Good Faith Payments and Attorney Fees in Iowa Work Injury Cases

This article is about the duty of defendants in Iowa work comp cases to make good faith payments towards accepted work injuries, and how I handle attorney fees in situations like this where an injured worker is already receiving weekly benefits.

In Iowa workers’ compensation cases where the defendants have accepted or agreed that the injury was caused by work, the defendants have a duty to obtain impairment ratings to determine the extent of the injury, and a further duty to pay a reasonable amount of weekly benefits in the case. See for example Villea v. Lund Food Holdings, Inc., 737 N.W.2d 325 (Iowa App. 2007), Orris v. Kinze Manufacturing Inc., 742 N.W.2d 605 (Iowa App. 2007), and Williams v. K.W. Products, Inc., 784 N.W.2d 202 (Iowa App. 2010).

However, the fact that an employer makes good faith work comp payments toward the impairment rating does not mean that the good faith payments are all that an injured worker is entitled to receive. In most case there is plenty of room for disagreement about the extent of the injury and the resulting amount of weekly benefits that should be paid.

In the Iowa Workers Compensation system there are two main types of injuries. Scheduled injuries generally relate to the hands, arms, legs, knees, and feet. Injuries to the head, neck, shoulders, back, and hips are called unscheduled injuries. The term “scheduled” comes from the fact that scheduled injuries are compensated based on the extent of impairment to the body part, and there is a schedule setting out the maximum value of each different body part. For example, a leg has a maximum value of 220 weeks. If a knee injury (which is considered part of the leg) ends up with a 10% impairment rating, that means that the worker is entitled to 22 weeks of permanent partial disability benefits.

By contrast, unscheduled injuries generally relate to injuries to a person’s torso, and the amount of damages are determined by figuring out the reduction in the injured worker’s potential earning capacity. Determining the extent of the loss of earning capacity involves looking at and considering the injured worker’s age, education, qualifications, experience, motivation, loss of earnings, severity and location of the injury, work restrictions, inability to engage in employment for which the employee is fitted, and whether or not the employer accommodates the injured worker’s problems.

See here for a longer discussion about both scheduled injuries and unscheduled injuries. See here for a more detailed discussion about the valuation of unscheduled injuries only.

As a practical matter if you have an accepted work injury to an unscheduled body part such as a shoulder, and you end up receiving a 10% body as a whole impairment rating, then the defendants will usually tell you that they are going to voluntarily pay benefits of 10% of the body as a whole which works out to be 50 weeks of permanent partial disability benefits. Under Iowa law your shoulder injury is likely worth more than the 50 weeks of benefits that the employer and/or insurance company have agreed to pay you.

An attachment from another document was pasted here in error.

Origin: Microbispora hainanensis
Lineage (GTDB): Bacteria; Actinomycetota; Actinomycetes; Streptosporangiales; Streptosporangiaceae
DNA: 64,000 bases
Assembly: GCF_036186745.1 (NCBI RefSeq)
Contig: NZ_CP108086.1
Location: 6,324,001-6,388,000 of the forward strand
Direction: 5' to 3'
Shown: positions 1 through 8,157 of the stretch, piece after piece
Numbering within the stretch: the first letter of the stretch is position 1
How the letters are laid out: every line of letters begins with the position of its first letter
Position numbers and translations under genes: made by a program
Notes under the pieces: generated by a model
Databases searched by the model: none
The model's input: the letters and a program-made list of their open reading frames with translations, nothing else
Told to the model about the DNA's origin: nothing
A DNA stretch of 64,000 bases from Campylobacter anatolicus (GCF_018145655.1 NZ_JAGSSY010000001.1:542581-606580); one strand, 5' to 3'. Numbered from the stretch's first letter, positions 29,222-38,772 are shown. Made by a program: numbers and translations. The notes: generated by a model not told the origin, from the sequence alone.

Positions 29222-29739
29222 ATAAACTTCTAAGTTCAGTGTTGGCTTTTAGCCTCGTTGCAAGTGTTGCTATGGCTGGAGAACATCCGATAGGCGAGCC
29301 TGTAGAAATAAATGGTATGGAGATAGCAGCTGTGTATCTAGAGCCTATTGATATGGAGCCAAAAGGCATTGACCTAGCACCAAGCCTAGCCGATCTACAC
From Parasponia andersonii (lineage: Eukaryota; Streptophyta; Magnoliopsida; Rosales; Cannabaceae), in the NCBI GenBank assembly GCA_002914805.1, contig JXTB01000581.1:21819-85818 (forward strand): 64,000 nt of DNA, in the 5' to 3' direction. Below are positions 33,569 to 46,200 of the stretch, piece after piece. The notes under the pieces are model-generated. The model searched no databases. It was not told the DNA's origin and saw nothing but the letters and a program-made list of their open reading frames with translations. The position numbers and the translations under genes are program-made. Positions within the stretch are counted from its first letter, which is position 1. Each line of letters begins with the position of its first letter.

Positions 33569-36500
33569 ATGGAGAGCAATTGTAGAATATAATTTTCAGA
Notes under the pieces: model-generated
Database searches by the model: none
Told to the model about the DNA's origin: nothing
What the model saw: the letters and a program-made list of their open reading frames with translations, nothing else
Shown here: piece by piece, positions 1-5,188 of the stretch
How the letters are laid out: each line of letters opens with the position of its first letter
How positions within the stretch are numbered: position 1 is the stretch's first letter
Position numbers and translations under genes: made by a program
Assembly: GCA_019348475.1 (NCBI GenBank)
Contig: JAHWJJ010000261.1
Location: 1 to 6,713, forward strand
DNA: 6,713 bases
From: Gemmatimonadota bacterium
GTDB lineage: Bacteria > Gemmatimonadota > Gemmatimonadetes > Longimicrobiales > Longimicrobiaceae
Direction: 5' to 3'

Injured workers frequently come to see me and they have already received an impairment rating, and the employer and/or insurance company has already committed to paying some definite number of weeks of benefits. My view in situations like that is that I have not done anything to help the injured worker get that commitment to 50 weeks of future permanent partial disability benefits, and I have my attorney-client fee agreement reflect that I will not receive any percentage of the weekly benefits that the employer has already committed to paying. I only receive a percentage of the benefits above and beyond what the injured worker has already been promised.

Here are several cautions relating to the topic of good faith payments:

1. The duty of the employer to obtain an impairment rating concerning the injury and to make “good faith” payments towards the permanent disability only apply if the employer has accepted or agreed that the injury arose out of work. If the employer is disputing or denying that the claim is a work injury, the employer does not have to make “good faith” payments.

2. If the injured worker enters into a settlement on his own as part of receiving the good faith payments, then they probably are not going to be entitled to additional benefits. There are two main kinds of settlements under Iowa law. If you enter into what is classified as a closed file settlement, then your right to receive any further benefits is completely cut off. If you enter into what is classified as an open file settlement you will have to show that your injury has gotten worse after the open file settlement in order to receive any additional benefits.

See here for my January 25, 2013 blog post that talks about closed and open file settlements in more detail. See here for my May 16, 2012 blog post that talks about what is necessary to receive additional benefits after an open file settlement.

3. It is always a good idea to talk to a lawyer early on about an Iowa work injury claim. There are plenty of things that can go wrong with an otherwise strong workers’ compensation claim if you do not take certain steps. See here for my July 3, 2013 blog post that talks about some of the potential hidden danger areas in Iowa work comp cases. Many lawyers, including the lawyers at our firm, will talk to you without cost or obligation and give you guidance on how to proceed even if you are not yet ready to hire a lawyer.